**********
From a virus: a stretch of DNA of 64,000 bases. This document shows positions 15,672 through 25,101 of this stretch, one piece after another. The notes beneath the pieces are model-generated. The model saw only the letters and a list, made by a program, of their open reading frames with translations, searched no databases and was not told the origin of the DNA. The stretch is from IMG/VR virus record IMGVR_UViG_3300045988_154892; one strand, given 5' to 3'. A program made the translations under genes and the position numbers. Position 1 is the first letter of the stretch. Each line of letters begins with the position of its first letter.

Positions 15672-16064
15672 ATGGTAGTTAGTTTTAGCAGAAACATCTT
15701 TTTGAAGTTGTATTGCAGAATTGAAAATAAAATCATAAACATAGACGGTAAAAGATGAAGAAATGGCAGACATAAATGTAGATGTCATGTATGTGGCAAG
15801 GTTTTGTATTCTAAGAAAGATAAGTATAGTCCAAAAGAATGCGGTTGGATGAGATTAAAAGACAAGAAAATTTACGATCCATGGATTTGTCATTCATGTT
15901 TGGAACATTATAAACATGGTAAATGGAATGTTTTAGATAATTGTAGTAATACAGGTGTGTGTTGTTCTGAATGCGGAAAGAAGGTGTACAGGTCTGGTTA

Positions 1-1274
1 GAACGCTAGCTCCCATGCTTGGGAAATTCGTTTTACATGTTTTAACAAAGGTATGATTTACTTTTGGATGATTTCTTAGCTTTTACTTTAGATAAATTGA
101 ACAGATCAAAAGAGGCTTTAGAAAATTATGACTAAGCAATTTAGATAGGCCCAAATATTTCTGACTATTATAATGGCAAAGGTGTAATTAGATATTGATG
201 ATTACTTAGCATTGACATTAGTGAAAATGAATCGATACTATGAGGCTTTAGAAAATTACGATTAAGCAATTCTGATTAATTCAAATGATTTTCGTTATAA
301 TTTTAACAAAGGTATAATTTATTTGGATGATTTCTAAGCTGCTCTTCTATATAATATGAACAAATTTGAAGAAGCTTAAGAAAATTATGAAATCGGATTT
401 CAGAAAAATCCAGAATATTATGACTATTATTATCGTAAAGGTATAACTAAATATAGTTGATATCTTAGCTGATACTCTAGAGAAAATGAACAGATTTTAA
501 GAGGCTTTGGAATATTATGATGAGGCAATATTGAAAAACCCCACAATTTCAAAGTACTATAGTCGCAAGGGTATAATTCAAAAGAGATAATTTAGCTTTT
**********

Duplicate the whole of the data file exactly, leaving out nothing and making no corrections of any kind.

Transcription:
From a virus: a stretch of DNA of 64,000 bases. This document shows positions 15,672 through 25,101 of this stretch, one piece after another. The notes beneath the pieces are model-generated. The model saw only the letters and a list, made by a program, of their open reading frames with translations, searched no databases and was not told the origin of the DNA. The stretch is from IMG/VR virus record IMGVR_UViG_3300045988_154892; one strand, given 5' to 3'. A program made the translations under genes and the position numbers. Position 1 is the first letter of the stretch. Each line of letters begins with the position of its first letter.

Positions 15672-16064
15672 ATGGTAGTTAGTTTTAGCAGAAACATCTT
15701 TTTGAAGTTGTATTGCAGAATTGAAAATAAAATCATAAACATAGACGGTAAAAGATGAAGAAATGGCAGACATAAATGTAGATGTCATGTATGTGGCAAG
15801 GTTTTGTATTCTAAGAAAGATAAGTATAGTCCAAAAGAATGCGGTTGGATGAGATTAAAAGACAAGAAAATTTACGATCCATGGATTTGTCATTCATGTT
15901 TGGAACATTATAAACATGGTAAATGGAATGTTTTAGATAATTGTAGTAATACAGGTGTGTGTTGTTCTGAATGCGGAAAGAAGGTGTACAGGTCTGGTTA

Positions 1-1274
1 GAACGCTAGCTCCCATGCTTGGGAAATTCGTTTTACATGTTTTAACAAAGGTATGATTTACTTTTGGATGATTTCTTAGCTTTTACTTTAGATAAATTGA
101 ACAGATCAAAAGAGGCTTTAGAAAATTATGACTAAGCAATTTAGATAGGCCCAAATATTTCTGACTATTATAATGGCAAAGGTGTAATTAGATATTGATG
201 ATTACTTAGCATTGACATTAGTGAAAATGAATCGATACTATGAGGCTTTAGAAAATTACGATTAAGCAATTCTGATTAATTCAAATGATTTTCGTTATAA
301 TTTTAACAAAGGTATAATTTATTTGGATGATTTCTAAGCTGCTCTTCTATATAATATGAACAAATTTGAAGAAGCTTAAGAAAATTATGAAATCGGATTT
401 CAGAAAAATCCAGAATATTATGACTATTATTATCGTAAAGGTATAACTAAATATAGTTGATATCTTAGCTGATACTCTAGAGAAAATGAACAGATTTTAA
501 GAGGCTTTGGAATATTATGATGAGGCAATATTGAAAAACCCCACAATTTCAAAGTACTATAGTCGCAAGGGTATAATTCAAAAGAGATAATTTAGCTTTT